No organization could be further from the image of the "tree hugger" than the world's largest chemical producer, Dow Chemical Company. Yet for all of industry's superficial acknowledgement of the need for environmental responsibility, no other organization has so completely focused on balancing financial, social and environmental results. Dow has incorporated a highly successful e-commerce strategy, not only for the benefits it can yield in business results, but also as part of its ongoing implementation and management of its Triple Bottom Line business model.
"The ocean will be dead in seven years!" So prophesied actor Ted Danson nearly 20 years ago in the environmental Chicken Little alarm that encouraged everyone to "save the earth." Clearly, the ocean is still alive, and even Ralph Nader has given up his campaign to rid Los Angeles of cars. Well-meaning but misinformed and misdirected groups and individuals so trivialized environmental issues that those with the means and ability to make real differences in essence tuned them out. Eventually, formerly left-leaning members of academia began to realize that no, society was not going to regress to horse-and-buggy days; and businesses must operate profitably if they are to remain in business and so benefit the local, regional and national economy. A conference held in North Carolina in 1982 was the first to address both extremes in an effort to arrive at workable solutions. By the early 1990s, the concept of the triple bottom line (TBL) had emerged. The TBL model recognizes that businesses must be profitable, but it measures their success in terms of social and environmental issues as well. Long-term goals of the TBL include bringing value to all stakeholders and achieving truly sustainable practices. The view of the TBL model at most organizations is that it is a "nice" gesture but not truly workable in the real world. Dow Chemical Company takes the opposite view, formally adopting the TBL business model in the mid-1990s. The purpose here is to assess Dow's management of its TBL strategy and to evaluate how it uses e-commerce as a strategy implementation tool. Strategic Issues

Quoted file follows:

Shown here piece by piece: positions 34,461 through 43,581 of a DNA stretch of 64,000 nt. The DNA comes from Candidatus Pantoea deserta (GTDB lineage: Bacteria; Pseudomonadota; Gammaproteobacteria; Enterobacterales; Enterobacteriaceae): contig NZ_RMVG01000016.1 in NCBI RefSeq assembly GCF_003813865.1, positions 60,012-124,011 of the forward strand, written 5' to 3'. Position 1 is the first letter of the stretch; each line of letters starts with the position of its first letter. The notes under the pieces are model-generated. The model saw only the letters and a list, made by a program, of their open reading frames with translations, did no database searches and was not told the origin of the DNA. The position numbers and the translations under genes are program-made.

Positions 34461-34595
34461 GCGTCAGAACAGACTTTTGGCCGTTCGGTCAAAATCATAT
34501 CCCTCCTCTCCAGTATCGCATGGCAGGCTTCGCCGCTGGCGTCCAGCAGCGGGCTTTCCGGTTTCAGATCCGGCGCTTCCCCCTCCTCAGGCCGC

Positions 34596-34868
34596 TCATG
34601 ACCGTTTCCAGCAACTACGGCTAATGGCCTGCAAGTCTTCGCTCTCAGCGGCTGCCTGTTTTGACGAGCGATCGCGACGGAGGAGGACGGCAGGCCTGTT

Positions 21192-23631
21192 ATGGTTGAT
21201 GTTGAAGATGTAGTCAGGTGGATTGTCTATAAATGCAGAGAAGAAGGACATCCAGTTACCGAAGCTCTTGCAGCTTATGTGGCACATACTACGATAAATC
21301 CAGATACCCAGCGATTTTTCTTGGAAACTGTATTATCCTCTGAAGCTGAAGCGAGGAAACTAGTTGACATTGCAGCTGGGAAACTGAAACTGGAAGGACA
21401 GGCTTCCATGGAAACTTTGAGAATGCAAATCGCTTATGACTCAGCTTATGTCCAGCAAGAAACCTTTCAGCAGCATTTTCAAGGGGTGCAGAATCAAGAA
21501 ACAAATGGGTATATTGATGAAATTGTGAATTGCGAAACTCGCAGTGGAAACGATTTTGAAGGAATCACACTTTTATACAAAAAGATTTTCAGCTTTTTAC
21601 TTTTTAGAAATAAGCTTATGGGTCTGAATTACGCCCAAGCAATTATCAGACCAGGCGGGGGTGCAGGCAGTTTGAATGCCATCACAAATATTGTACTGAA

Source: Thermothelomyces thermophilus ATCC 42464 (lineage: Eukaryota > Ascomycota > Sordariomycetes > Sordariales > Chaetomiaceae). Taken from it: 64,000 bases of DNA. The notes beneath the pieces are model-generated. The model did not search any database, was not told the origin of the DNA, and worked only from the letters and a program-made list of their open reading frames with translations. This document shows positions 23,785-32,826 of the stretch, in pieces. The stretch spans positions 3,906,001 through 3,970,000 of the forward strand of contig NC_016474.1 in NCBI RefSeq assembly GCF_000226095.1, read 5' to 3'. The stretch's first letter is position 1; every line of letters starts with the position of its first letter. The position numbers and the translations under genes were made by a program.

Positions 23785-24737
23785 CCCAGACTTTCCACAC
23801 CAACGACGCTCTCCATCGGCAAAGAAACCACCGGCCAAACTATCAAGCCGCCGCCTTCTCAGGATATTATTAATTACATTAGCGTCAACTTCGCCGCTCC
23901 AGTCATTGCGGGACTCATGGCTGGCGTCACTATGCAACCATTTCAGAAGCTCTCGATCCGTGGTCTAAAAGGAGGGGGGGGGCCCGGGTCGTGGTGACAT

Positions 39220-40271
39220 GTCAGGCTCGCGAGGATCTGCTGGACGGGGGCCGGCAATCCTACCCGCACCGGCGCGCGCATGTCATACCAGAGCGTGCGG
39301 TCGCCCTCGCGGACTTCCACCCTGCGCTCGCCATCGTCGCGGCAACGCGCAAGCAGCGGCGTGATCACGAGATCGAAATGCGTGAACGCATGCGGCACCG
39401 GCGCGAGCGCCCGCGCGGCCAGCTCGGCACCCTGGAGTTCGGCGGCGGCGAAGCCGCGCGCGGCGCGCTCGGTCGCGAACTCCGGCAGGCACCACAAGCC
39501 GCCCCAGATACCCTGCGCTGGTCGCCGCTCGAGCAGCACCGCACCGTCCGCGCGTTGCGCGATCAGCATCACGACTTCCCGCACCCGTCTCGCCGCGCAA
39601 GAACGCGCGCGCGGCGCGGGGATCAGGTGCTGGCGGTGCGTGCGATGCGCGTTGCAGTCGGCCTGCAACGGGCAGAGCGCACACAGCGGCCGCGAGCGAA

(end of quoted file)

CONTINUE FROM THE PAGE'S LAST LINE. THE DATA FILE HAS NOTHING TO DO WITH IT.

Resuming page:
The Triple Bottom Line
Dow's first TBL business report in 1999 was the first to reflect that formal adoption of the model (Dow Releases First Triple Bottom Line' Report, 1999). The primary focus of business and its investors is that of the "bottom line," but the TBL also looks at other quantities and qualities that also are important for the long term. "At its narrowest, the term triple bottom line' is used as a framework for measuring and reporting corporate performance against economic, social and environmental parameters" (What is the Triple Bottom Line?). Dow Chemical uses a broader definition, however, one which is "used to capture the whole set of values, issues and processes that companies must address in order to minimize any harm resulting from their activities and to create economic, social and environmental value" (What is the Triple Bottom Line?). This broader definition expands to include all of the company's stakeholders "shareholders, customers, employees, business partners, governments, local communities and the public" (What is the Triple Bottom Line?) in all locations in which it operates. In this age of globalization and the rapid economic development of Third World countries, this concerted attention to sustainability and corporate social responsibility is doubly important. Many developing nations lack the strict environmental laws that exist in the United States and other developed nations, and the more unethical types have used many of these developing nations to practice sloppy manufacturing in favor of more profitable operations. Likely the most dramatic of the results of this type of approach to chemical manufacturing in developing nations remains the disaster that occurred at the Union Carbide plant in Bhopal,...